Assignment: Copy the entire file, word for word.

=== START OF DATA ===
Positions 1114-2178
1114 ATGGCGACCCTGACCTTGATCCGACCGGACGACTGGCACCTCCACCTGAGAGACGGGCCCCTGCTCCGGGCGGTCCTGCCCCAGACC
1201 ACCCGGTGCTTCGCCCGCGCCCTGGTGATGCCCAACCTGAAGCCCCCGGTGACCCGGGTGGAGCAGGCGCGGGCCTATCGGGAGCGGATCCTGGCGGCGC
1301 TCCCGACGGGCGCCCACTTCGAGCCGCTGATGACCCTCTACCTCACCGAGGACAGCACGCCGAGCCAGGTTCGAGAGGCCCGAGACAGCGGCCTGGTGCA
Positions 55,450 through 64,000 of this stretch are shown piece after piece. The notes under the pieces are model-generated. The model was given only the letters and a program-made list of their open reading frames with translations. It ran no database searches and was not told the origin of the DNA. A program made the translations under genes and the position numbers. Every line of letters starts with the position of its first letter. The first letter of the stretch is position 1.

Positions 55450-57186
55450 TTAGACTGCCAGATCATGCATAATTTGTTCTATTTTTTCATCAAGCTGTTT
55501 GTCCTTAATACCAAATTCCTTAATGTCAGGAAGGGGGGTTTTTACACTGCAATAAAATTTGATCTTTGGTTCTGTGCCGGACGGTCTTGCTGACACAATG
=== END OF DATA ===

Positions 1114-2178
1114 ATGGCGACCCTGACCTTGATCCGACCGGACGACTGGCACCTCCACCTGAGAGACGGGCCCCTGCTCCGGGCGGTCCTGCCCCAGACC
1201 ACCCGGTGCTTCGCCCGCGCCCTGGTGATGCCCAACCTGAAGCCCCCGGTGACCCGGGTGGAGCAGGCGCGGGCCTATCGGGAGCGGATCCTGGCGGCGC
1301 TCCCGACGGGCGCCCACTTCGAGCCGCTGATGACCCTCTACCTCACCGAGGACAGCACGCCGAGCCAGGTTCGAGAGGCCCGAGACAGCGGCCTGGTGCA
Positions 55,450 through 64,000 of this stretch are shown piece after piece. The notes under the pieces are model-generated. The model was given only the letters and a program-made list of their open reading frames with translations. It ran no database searches and was not told the origin of the DNA. A program made the translations under genes and the position numbers. Every line of letters starts with the position of its first letter. The first letter of the stretch is position 1.

Positions 55450-57186
55450 TTAGACTGCCAGATCATGCATAATTTGTTCTATTTTTTCATCAAGCTGTTT
55501 GTCCTTAATACCAAATTCCTTAATGTCAGGAAGGGGGGTTTTTACACTGCAATAAAATTTGATCTTTGGTTCTGTGCCGGACGGTCTTGCTGACACAATG